Date on Master's Thesis/Doctoral Dissertation


Document Type

Doctoral Dissertation

Degree Name

Ph. D.


Criminal Justice

Degree Program

Criminal Justice, PhD

Committee Chair

Swartz, Kristin

Committee Co-Chair (if applicable)

Keeling, Deborah

Committee Member

Keeling, Deborah

Committee Member

Campbell, Bradley

Committee Member

Denney, Andrew

Author's Keywords

correctional officers; PTSD; mental health; corrections; trauma; coping mechanisms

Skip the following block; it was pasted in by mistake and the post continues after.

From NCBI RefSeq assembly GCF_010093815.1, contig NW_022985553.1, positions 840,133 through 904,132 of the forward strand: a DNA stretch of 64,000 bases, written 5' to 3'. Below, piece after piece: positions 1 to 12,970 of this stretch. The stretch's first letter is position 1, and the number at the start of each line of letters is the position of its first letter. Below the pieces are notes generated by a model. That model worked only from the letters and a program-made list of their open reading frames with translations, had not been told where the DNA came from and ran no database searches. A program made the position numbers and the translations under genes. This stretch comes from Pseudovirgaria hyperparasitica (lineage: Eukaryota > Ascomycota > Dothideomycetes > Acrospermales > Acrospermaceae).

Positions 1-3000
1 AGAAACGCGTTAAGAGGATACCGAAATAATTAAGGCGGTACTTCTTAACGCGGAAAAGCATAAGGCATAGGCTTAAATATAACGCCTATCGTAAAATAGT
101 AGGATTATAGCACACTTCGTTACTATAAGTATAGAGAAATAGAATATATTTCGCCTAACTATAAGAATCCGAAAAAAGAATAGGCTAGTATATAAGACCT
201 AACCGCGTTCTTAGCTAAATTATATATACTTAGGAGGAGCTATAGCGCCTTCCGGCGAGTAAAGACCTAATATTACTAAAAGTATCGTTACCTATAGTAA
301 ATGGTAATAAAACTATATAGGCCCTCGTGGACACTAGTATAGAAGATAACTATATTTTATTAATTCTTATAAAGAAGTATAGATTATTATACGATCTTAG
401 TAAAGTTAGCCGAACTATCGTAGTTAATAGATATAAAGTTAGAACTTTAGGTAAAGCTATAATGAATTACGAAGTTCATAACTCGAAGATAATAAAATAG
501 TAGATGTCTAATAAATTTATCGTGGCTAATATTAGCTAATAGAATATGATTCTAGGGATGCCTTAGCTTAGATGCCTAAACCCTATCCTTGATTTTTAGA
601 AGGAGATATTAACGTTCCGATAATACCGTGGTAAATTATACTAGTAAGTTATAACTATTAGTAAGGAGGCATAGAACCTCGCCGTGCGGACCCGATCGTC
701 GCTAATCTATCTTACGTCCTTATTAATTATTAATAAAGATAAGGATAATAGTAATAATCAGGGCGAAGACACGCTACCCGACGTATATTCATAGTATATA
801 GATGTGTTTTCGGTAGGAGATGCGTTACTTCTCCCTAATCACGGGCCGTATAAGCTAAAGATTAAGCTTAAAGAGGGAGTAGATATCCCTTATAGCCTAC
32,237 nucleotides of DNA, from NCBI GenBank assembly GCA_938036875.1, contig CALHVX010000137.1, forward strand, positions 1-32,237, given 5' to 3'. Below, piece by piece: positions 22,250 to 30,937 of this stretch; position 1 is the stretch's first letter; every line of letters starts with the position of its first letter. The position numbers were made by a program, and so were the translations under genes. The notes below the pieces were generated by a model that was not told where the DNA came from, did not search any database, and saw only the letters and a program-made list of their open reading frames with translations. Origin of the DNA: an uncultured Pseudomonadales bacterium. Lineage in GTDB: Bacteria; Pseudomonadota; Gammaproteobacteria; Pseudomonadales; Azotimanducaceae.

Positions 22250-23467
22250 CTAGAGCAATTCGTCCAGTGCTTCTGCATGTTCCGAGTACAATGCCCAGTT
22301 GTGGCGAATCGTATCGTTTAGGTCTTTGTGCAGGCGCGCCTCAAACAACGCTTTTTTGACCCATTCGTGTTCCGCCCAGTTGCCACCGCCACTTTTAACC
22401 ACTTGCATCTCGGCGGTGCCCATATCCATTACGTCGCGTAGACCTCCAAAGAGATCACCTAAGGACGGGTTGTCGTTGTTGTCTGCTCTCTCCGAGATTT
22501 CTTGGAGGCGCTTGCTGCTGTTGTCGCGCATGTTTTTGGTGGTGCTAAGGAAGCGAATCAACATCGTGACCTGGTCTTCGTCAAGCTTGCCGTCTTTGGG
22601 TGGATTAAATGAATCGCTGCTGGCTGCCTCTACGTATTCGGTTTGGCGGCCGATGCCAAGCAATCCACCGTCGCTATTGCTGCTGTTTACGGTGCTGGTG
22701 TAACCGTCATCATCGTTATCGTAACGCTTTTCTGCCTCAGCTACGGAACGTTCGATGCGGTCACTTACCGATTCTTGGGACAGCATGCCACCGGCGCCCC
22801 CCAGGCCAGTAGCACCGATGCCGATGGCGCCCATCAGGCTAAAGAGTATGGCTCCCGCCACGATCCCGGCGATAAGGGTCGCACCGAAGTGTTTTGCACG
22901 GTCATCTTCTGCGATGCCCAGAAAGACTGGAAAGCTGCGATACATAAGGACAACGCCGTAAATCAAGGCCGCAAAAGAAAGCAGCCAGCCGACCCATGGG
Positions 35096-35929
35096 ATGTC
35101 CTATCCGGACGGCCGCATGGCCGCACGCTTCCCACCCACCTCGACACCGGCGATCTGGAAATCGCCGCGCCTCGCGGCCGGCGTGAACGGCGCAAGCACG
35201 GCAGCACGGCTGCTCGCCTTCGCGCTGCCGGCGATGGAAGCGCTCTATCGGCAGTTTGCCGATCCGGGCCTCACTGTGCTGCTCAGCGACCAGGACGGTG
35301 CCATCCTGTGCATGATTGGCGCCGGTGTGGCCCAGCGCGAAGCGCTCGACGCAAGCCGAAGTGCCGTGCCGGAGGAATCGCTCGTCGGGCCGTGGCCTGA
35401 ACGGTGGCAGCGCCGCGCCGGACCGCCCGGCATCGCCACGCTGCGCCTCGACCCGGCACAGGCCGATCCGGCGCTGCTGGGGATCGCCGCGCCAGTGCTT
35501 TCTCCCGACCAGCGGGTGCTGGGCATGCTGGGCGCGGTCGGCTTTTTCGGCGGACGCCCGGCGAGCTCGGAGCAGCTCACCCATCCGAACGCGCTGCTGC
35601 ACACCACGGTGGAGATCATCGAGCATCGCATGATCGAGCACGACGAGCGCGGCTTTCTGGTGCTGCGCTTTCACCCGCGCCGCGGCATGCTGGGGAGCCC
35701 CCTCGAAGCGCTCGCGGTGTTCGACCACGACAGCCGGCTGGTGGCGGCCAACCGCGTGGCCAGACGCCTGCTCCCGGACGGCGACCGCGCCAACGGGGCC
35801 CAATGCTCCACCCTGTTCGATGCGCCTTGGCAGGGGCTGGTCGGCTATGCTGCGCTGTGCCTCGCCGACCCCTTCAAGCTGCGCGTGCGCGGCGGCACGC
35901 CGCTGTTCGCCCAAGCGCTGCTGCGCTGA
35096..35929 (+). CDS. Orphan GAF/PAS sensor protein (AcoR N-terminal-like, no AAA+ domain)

The current study examines correctional officer coping mechanisms and whether they impact the likelihood of an officer developing PTSD symptoms. Additionally, research questions focus on whether problem-focused or emotion-focused coping mechanisms moderate the relationship between exposure to trauma and PTSD symptoms. The data for the current dissertation comes from a larger National Institute of Justice grant determined to examine mindfulness as an intervention for correctional officer PTSD within Kentucky Department of Corrections. Approximately 245 officers from seven adult institutions participated in the study and completed a lengthy survey. Main variables for the current analysis include two dependent variables, both of which measure PTSD symptoms. Key independent variables come from a coping assessment, the Violence, Injury, and Death Exposure Scale (VIDES), and controls such as age, gender, marital status, security level, correctional experience, and rank are also included. Results indicated that there were multiple problem- and emotion-focused coping mechanisms directly related to PTSD symptoms among officers. Analyses revealed only one coping mechanism, denial, significantly moderated the relationship between exposure to trauma and PTSD symptoms as reported in one PTSD assessment. Implications and directions for future research are also discussed.